Generic Version of Adderall XR Approved
The FDA has approved Impax Laboratories' abbreviated new drug application for generic Adderall extended-release capsules.
The FDA has approved Impax Laboratories’ abbreviated new drug application (ANDA) for generic Adderall extended-release (XR) capsules.
The FDA’s nod was for dextroamphetamine saccharate, amphetamine aspartate monohydrate, dextroamphetamine sulfate, and amphetamine sulfate capsules in the following doses: 5 mg, 10 mg, 15 mg, 20 mg, 25 mg, and 30 mg.
Adderall may be used to treat patients with attention-deficit/hyperactivity disorder.
“With this approval, we are now in a position to provide our customers a continuity in supply of generic Adderall XR, as we transition from our current inventory of the authorized generic version to supply from our ANDA product," said Fred Wilkinson, president and chief executive officer of Impax, in a press release. "We anticipate that we will complete this transition during the second quarter of 2016 and now have the opportunity to maximize the value from this important product."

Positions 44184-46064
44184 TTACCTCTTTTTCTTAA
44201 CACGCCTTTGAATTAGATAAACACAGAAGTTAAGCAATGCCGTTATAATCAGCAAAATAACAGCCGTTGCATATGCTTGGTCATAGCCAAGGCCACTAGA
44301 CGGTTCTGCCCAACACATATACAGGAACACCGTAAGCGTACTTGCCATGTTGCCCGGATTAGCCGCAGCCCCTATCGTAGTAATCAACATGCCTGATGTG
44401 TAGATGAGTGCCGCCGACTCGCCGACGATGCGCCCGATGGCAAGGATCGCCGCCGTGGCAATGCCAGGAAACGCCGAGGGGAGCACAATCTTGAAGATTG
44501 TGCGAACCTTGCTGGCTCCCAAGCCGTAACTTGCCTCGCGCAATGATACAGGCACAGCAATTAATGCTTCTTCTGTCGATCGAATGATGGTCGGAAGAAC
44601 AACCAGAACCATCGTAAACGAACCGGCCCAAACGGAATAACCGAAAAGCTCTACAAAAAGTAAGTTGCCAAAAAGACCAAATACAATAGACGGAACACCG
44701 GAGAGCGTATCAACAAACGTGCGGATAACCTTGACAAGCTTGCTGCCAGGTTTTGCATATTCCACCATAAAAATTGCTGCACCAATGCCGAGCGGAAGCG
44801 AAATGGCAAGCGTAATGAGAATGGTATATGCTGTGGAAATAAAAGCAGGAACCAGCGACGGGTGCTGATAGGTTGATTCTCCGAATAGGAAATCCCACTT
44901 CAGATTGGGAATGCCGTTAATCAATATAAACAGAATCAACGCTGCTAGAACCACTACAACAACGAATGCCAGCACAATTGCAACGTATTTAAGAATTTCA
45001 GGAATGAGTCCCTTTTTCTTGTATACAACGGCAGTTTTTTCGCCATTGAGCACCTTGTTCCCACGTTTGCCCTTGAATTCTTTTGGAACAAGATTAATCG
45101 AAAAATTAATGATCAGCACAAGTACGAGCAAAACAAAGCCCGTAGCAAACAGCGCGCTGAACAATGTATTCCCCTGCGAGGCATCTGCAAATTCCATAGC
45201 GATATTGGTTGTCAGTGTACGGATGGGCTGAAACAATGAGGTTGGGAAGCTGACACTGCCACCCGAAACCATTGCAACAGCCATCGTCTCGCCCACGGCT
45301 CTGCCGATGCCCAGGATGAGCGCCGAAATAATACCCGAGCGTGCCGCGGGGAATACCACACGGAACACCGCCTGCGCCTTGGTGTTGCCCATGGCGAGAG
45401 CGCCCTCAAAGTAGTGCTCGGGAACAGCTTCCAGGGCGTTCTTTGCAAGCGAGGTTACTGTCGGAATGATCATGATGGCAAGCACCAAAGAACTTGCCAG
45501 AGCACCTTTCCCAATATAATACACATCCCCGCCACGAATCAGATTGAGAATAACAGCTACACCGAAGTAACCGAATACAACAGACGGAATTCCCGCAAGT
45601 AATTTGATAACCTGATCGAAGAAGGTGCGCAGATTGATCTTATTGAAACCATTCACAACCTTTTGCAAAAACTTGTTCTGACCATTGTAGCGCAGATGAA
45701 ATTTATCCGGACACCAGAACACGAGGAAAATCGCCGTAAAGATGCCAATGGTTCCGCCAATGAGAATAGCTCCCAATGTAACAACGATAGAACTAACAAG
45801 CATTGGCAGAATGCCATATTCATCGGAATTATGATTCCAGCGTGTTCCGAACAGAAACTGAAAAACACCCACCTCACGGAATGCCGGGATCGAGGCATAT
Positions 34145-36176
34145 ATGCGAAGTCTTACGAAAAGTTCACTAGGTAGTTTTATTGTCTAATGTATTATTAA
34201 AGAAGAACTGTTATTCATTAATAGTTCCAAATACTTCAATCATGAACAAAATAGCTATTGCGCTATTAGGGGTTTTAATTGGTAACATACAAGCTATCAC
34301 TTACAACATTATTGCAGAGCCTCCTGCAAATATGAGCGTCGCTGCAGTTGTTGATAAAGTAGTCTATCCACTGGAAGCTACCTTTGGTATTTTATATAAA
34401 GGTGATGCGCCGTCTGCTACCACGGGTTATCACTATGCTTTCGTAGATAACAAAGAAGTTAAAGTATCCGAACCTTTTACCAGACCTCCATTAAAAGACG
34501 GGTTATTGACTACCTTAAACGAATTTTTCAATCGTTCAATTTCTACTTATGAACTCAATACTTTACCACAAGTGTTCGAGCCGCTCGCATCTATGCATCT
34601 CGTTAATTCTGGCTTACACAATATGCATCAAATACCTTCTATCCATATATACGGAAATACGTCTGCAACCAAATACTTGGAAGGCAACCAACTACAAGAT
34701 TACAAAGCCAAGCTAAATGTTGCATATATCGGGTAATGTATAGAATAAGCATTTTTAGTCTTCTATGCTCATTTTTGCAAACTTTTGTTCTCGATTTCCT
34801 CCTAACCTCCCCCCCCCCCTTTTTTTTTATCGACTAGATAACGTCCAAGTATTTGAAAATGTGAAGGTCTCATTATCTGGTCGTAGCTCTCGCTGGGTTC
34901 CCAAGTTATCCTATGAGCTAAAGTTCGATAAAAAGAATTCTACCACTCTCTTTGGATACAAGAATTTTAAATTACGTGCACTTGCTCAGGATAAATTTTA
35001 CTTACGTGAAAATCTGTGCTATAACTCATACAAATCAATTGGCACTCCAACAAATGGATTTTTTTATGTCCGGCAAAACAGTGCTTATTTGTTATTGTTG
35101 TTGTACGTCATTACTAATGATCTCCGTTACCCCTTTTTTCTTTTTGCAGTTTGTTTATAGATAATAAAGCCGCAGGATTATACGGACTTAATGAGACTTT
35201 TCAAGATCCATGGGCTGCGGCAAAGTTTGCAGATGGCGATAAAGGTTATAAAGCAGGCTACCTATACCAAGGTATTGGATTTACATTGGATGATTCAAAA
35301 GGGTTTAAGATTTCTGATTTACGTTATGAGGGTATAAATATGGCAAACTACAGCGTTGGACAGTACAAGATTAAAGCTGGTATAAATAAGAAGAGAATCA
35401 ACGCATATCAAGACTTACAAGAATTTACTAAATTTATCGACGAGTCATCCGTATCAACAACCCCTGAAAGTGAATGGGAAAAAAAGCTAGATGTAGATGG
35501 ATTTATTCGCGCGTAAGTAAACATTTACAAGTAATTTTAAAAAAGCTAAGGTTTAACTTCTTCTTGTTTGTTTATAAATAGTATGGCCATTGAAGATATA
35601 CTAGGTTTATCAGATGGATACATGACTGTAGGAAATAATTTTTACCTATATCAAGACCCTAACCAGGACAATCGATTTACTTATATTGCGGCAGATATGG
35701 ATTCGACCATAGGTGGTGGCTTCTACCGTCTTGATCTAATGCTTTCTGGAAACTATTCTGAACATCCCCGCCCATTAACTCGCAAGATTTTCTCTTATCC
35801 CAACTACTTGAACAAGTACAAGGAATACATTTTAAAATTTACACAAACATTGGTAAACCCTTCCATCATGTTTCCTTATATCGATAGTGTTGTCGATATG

The US brand and generic sales of mixed amphetamine sales capsules totaled $1.8 billion for the fiscal year ending in November 2015, according to IMS Health.
The product has a boxed warning about its high potential for abuse. In addition, patients who take Adderall for a prolonged amount of time may develop dependence or misuse the product.
In adults, the most common adverse effects associated with generic Adderall XR are dry mouth, loss of appetite, insomnia, headache, and weight loss.
In children aged between 6 and 12 years, the most frequent adverse effects include insomnia, abdominal pain, and nausea.